The car had a significant gearbox oil leak which was reported 11 days after purchase. The dealer referred me to the warranty company who told me to take the car to a local Halfords Autocentre branch. They diagnosed the source of the leak but said it was not a job they could do. I reported this back to the warranty company & was told to take the car to a garage of my choice, which I did. There then followed a “catch22” situation whereby the warranty company would not authorise the repair until the gearbox was fully stripped down and the full extent of the job was known, but once this was done, the car would have to be rebuilt anyway. The issue turned out to be two leaking seals and the warranty company refused to pay stating that this was wear and tear.
I was left with a car in pieces on a ramp that the garage needed back in use, so paid for the work myself…£553.00.
The dealer is resisting payment citing an unauthorised repair.
Two further issues, of an engine oil leak from the crankshaft and a leak of coolant from the air conditioning compressor were identified by the garage completing the gearbox repair. Since both are likely to be seal leaks, it would appear that they too will not be covered by the warranty.
I have lost all confidence in the car and its mechanical condition. Can I still reject the car.

Tim -till somebody gives you the legal answer as an ex engineer having stripped down many engines I have to ask you –how old is the car ? There is no way on this earth that a crankshaft oil seal leak would normally occur in a car that is no more than 5 years old . I have 80,000 miles on my old Ford ST 170 and no sign of a crankshaft oil leak and I recently had a new clutch fitted . Unless there is a known history of a design fault . The seal can leak because of overfilling it with oil ( high oil pressure ) or letting the oil run very low for a long while or the car has run over 100,000 miles but has been clocked by the dealer. The same with gearbox seals ,usually a fault in old cars with high mileage but fixable but the crankshaft seal is another matter-dangerous.

It would seem that the car was not of the quality described and was unfit for purpose. The dealer who sold you the car should have dealt with it comprehensively and not forced you to go running around the warranty provider and alternative repairers. Your problem is they didn’t and now will not refund your costs for putting the vehicle into the position it should have been in when you bought it [having regard to its age and the price you paid]. You should write to the seller and assert your rights under the law and state that you will take legal action (a) if they don’t honour those rights, and (b) for purporting that you don’t have such rights. Don’t look for further compensation for trouble and expense but insist on repayment of the £553 you have spent on repairs which were necessary because they refused to undertake their legal obligations. Presumably you have the invoice for that work.

Richard Taylor says:
10 October 2016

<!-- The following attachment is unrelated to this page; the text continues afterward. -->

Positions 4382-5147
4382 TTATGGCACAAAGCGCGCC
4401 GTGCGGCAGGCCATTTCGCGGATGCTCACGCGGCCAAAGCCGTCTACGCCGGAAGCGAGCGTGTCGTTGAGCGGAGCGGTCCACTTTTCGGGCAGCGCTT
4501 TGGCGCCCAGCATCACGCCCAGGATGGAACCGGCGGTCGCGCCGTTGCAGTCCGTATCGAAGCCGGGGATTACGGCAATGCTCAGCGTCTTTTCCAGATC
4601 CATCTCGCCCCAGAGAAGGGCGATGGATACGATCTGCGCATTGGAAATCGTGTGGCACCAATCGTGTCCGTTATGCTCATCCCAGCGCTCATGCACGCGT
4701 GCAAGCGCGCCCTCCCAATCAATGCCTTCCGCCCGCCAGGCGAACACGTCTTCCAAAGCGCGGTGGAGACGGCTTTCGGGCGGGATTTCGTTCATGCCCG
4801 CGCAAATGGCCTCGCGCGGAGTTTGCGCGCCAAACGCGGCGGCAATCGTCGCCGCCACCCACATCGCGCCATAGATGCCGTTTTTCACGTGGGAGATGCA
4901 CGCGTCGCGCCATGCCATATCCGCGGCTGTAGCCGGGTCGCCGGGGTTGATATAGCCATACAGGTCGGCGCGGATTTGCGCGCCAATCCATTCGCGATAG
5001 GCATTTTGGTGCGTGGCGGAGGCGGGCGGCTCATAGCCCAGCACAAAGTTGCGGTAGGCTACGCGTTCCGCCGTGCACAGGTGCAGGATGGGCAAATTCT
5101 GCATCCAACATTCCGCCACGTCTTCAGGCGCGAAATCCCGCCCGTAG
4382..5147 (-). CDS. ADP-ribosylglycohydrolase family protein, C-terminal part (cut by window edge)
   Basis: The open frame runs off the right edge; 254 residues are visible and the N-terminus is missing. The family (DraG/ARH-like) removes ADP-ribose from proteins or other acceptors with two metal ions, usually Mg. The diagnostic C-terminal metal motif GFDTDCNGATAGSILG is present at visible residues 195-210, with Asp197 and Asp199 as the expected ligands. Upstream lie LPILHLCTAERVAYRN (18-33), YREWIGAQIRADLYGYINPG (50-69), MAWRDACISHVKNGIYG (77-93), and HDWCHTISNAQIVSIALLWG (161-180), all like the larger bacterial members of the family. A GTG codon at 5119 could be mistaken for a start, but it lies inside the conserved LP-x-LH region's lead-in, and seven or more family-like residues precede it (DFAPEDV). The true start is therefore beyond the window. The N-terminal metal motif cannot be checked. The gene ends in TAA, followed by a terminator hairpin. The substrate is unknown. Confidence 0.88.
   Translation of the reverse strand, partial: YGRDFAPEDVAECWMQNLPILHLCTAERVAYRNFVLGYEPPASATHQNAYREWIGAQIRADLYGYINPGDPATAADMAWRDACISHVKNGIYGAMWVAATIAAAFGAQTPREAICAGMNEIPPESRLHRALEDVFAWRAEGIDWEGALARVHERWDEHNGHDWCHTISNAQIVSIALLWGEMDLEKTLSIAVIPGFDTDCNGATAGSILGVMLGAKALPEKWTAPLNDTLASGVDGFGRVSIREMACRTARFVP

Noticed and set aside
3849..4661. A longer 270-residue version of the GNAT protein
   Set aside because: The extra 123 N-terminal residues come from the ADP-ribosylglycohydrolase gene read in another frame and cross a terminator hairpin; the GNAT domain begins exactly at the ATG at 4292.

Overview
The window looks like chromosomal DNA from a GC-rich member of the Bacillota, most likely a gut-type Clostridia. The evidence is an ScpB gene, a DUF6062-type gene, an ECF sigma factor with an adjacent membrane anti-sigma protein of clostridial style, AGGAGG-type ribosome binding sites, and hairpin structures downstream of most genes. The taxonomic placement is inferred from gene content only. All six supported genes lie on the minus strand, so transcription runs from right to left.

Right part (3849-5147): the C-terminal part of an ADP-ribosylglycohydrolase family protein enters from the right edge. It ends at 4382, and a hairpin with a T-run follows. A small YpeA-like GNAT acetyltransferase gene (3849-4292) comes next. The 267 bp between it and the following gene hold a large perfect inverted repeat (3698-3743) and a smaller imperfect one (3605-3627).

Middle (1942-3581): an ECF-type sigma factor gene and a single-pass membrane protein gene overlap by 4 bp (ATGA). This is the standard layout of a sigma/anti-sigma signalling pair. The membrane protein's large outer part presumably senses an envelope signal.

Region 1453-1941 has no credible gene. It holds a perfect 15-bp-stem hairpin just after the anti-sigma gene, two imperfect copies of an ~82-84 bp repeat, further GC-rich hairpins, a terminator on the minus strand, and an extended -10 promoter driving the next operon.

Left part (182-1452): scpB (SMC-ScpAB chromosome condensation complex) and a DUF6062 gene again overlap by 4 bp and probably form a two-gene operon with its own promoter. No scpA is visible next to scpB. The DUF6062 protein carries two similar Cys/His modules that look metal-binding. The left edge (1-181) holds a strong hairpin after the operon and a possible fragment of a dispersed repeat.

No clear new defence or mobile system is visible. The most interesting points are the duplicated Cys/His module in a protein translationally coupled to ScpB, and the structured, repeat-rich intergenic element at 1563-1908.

You do not mention if the buyer is expected to pay the costs of return for a faulty goods bought on the internet.

From section 23 of the Consumer Rights Act: http://www.legislation.gov.uk/ukpga/2015/15/contents/enacted

(2) If the consumer requires the trader to repair or replace the goods, the trader
must—
(a) do so within a reasonable time and without significant inconvenience
to the consumer, and
(b) bear any necessary costs incurred in doing so (including in particular
the cost of any labour, materials or postage).

It’s the retailer rather than manufacturer that is responsible for dealing with faulty goods.

If the goods are faulty when received you can reject the goods and get a refund.

The BIS document for business about the Consumer Rights Act says:
“If a consumer rejects goods, you are responsible for all reasonable costs of returning the goods to you unless the goods are being returned to the place that the consumer received them (for example, returning them to the shop in which they were bought). If the costs incurred by the consumer are more than a reasonable amount, you are still responsible for paying the reasonable portion of those costs.”

I can see no distinction between on-line or shops.

Some time ago, I bought a small item from an Amazon Marketplace trader and it was quite different from what was shown in the photo. After much messing around I secured a refund but both the trader and Amazon refused to pay my £2.80 return postage. I thought about taking legal action but decided it was not worth it for the price of a pint of beer.

Marketplace can be a tricky maze to navigate. I’ve encountered the same attitudes but have always refused to pay if the item isn’t working correctly, and have always got them to pay – eventually.

It was a test purchase, made to confirm that the Marketplace trader was supplying a different product from that advertised on the Amazon website. I feel that since the goods are sold on the Amazon website, Amazon should be responsible for traders that refuse to comply with the law. In the past few years I have bought very little from Amazon.

nicholas cox says:
12 October 2016

hi bought a canon eos 1200d have had it10 moths paid extra insurance on it and it is faulty i am sending it back should they replace with new one or will it be a repair what are my statutory rights thanks nick

Ramesh M says:
29 October 2016

I bought a jawbone exercise steps tracker called a UP3. the rubber became faulty. CUrry’s agreed to replace it but they say because the exact model was not available (also called a UP3 – exactly the same device really, but has a slightly different design), they said I had to pay £10 extra as the replacement item is £10 more than the purchase price of my original item. They can’t replace the original like for like because it is either out of manufacturing stock or possibly out of production.